This article from NYTimes.com
has been sent to you by rickrise@...
Interesting comment as well on the effects of "downsizing" and union-busting in Venezuela....
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Fuel Prices Move Higher, and Trend Is Expected to Persist
August 9, 2003
By NEELA BANERJEE
Notice that recent rise in prices at the gas pump?
Fuel prices have risen over the last two weeks, and
analysts warn that the increase may be an early signal that
prices of gasoline and heating oil could stay higher than
usual through the end of the year, in large part because of
chronically low stockpiles of crude oil and petroleum
products in the United States.
The average retail price of regular gasoline is about $1.54
a gallon, about 2 cents higher than a week ago and 14 cents
more than a year ago, according to the Energy Information
Administration, the analytical arm of the Energy
The main factor in higher gasoline prices is the price of
crude oil, which reached $32.85 a barrel during trading in
New York yesterday, its highest point since March 18, two
days before the start of the war in Iraq. It closed at
$32.18 a barrel, down 21 cents.
"Crude oil, I think, will stay around $30 a barrel for the
remainder of the year," said John Cook, senior oil
economist at the Energy Information Administration. "I'm
looking for relatively high prices for gasoline and heating
Consumers are only now becoming aware that gasoline prices
are edging higher, just as many prepare to leave on
vacation, said Geoff Sundstrom, a spokesman for the
American Automobile Association. Drivers generally begin to
complain when prices are considerably higher, closer to $2
a gallon, but the relatively high price of fuel has now
caught most consumers by surprise, Mr. Sundstrom said.
"Strictly speaking from the consumer side, a lot of
Americans thought that as things got more and more settled
in Iraq, its oil would make its way back to the world
market and that oil supplies would be more, not less," he
Iraq may be among the most important of a host of factors
keeping inventories low and prices high.
Supplies in the United States dropped to alarmingly low
levels in the winter as a year of reductions in output by
the Organization of the Petroleum Exporting Countries and
then a general strike in Venezuela crimped global output
and compelled refineries to draw down petroleum stockpiles.
Since then, inventories have not rebounded to comfortable
levels, industry analysts say, in part because demand for
oil, despite the stop-and-start economy, has grown more
Oil traders and consumers thought that exports from Iraq
would resume almost immediately after the war and replenish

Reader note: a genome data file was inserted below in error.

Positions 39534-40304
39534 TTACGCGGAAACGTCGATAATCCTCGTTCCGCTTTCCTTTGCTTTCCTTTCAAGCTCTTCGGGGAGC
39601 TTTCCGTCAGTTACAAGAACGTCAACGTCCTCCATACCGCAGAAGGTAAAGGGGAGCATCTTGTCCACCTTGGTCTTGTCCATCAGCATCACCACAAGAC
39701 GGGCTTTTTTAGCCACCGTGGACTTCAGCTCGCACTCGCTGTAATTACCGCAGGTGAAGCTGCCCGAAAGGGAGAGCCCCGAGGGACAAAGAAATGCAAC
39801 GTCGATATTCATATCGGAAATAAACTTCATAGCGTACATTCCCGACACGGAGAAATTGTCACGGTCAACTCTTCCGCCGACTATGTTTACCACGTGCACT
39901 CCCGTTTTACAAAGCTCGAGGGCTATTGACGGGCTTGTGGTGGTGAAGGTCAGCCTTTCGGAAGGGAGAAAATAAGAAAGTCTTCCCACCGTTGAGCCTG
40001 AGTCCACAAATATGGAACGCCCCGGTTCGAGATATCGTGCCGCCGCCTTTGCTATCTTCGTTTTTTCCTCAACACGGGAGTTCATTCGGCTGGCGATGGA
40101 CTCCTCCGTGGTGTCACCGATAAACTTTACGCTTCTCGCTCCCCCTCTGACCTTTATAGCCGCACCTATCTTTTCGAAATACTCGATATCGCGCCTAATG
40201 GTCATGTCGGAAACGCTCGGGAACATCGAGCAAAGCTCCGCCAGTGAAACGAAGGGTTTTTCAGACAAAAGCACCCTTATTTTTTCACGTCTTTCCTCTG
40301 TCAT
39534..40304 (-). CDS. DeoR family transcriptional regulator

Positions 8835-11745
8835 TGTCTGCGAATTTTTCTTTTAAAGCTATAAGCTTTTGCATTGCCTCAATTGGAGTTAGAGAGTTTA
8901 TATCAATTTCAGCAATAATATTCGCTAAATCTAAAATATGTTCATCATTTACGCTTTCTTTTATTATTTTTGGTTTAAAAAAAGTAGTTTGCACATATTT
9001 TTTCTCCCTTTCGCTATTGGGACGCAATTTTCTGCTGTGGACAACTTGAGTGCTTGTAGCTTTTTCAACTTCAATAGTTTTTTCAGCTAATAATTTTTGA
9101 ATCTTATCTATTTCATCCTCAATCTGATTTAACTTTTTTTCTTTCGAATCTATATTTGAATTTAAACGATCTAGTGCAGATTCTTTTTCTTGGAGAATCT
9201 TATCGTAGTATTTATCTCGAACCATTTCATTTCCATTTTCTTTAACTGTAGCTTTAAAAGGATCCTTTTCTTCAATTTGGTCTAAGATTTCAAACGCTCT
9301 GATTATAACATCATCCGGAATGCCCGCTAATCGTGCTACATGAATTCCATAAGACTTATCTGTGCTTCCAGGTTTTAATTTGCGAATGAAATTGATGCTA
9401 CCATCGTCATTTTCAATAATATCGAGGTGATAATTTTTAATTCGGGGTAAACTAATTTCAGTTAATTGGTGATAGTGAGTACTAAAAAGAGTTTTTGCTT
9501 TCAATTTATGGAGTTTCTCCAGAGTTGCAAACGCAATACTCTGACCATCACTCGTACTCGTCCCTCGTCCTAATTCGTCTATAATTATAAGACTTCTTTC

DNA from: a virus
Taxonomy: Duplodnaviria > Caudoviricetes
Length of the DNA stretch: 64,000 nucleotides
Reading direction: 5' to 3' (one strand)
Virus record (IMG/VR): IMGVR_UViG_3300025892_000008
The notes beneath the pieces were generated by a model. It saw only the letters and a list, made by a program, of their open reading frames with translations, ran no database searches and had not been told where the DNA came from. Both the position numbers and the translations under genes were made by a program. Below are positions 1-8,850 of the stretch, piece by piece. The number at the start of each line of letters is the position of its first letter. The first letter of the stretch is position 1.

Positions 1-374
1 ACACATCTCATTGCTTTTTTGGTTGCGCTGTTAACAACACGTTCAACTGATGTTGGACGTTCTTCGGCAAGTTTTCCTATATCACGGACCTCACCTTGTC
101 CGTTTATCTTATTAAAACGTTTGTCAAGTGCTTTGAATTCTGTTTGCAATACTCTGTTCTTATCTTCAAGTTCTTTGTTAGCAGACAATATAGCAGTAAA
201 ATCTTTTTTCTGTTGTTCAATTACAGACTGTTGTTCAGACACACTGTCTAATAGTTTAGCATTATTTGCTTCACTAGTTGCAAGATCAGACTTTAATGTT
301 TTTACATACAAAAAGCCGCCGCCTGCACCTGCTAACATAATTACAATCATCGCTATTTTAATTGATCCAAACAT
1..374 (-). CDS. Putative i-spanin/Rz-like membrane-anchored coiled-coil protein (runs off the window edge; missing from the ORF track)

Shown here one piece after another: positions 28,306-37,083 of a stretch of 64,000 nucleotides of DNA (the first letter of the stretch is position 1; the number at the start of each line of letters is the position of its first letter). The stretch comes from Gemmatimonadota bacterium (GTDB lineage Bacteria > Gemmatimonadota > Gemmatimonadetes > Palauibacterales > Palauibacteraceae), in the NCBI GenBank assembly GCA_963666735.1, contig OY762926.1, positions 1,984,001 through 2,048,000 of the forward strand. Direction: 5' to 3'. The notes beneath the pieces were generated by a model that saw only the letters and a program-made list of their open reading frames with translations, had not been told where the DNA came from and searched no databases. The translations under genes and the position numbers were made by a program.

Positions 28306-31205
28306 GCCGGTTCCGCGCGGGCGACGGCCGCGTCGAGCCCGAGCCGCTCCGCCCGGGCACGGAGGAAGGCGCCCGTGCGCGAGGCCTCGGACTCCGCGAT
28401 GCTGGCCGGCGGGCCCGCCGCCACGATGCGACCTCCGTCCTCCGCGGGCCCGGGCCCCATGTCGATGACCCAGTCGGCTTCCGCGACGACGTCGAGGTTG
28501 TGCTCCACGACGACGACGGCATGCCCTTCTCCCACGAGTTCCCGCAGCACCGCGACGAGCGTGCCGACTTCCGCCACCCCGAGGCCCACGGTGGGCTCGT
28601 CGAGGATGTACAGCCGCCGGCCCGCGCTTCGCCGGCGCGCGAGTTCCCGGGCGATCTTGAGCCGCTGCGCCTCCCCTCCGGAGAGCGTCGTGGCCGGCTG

supplies, driving prices lower. Now, more than three months
after President Bush declared an end to the war, the Iraqi
oil industry is pumping only about a million barrels a day,
less than half its prewar output, and exporting oil only
sporadically. While the war left the oil sector largely
unscathed, postwar looting has decimated the industry, and
persistent sabotage of pipelines and other installations
has delayed exports.
In Venezuela, exports have begun to slip, further
tightening global oil supplies. In July, Venezuela pumped
2.58 million barrels a day, although its OPEC quota is 2.92
million barrels a day, according to Platts, an oil industry
After the nationwide strikes in Venezuela earlier this
year, the government of President Hugo Ch�vez fired about
half the work force at the state oil company and then
boasted of bringing back oil production, which had dwindled
to a trickle during the work stoppage.
Venezuela succeeded in keeping up exports for a while, but
the damage from the strike has now overtaken the industry,
analysts say. A sharply reduced work force has made it
harder to run fields and installations. More important,
Venezuela's geologically and technologically difficult oil
fields are lacking for investment, and output there is
falling, analysts say.
"Venezuela has very complex old fields near the Lake
Maracaibo area that some former oil ministers have said
need about $4 billion in investment a year just to keep
production stable," said Jan Stuart, vice president for
energy research at Fimat USA, the commodities trading arm
of Soci�t� G�n�rale.
Without such investment, output could decline by 10 percent
to 25 percent a year at such fields, Mr. Stuart said. "It's
clear that government hasn't been able to make that kind of
investment," he added.
Production from another OPEC member, Indonesia, has been
steadily declining, and the 10 voting members of the cartel
have gradually reined in some of their overproduction this
summer, which has also eroded supplies.
In the fall, Mr. Cook and other analysts said, bottlenecks
might develop in the United States' refining network and
lead to even higher prices. Some refineries will be taken
out of service for a few weeks for routine but necessary
And in New York and Connecticut, Mr. Cook said, refiners
will begin to add ethanol rather than the additive MTBE to
gasoline to reduce emissions. "When that kind of change is
made, markets are always tight," he said, "so that could
affect prices, too."
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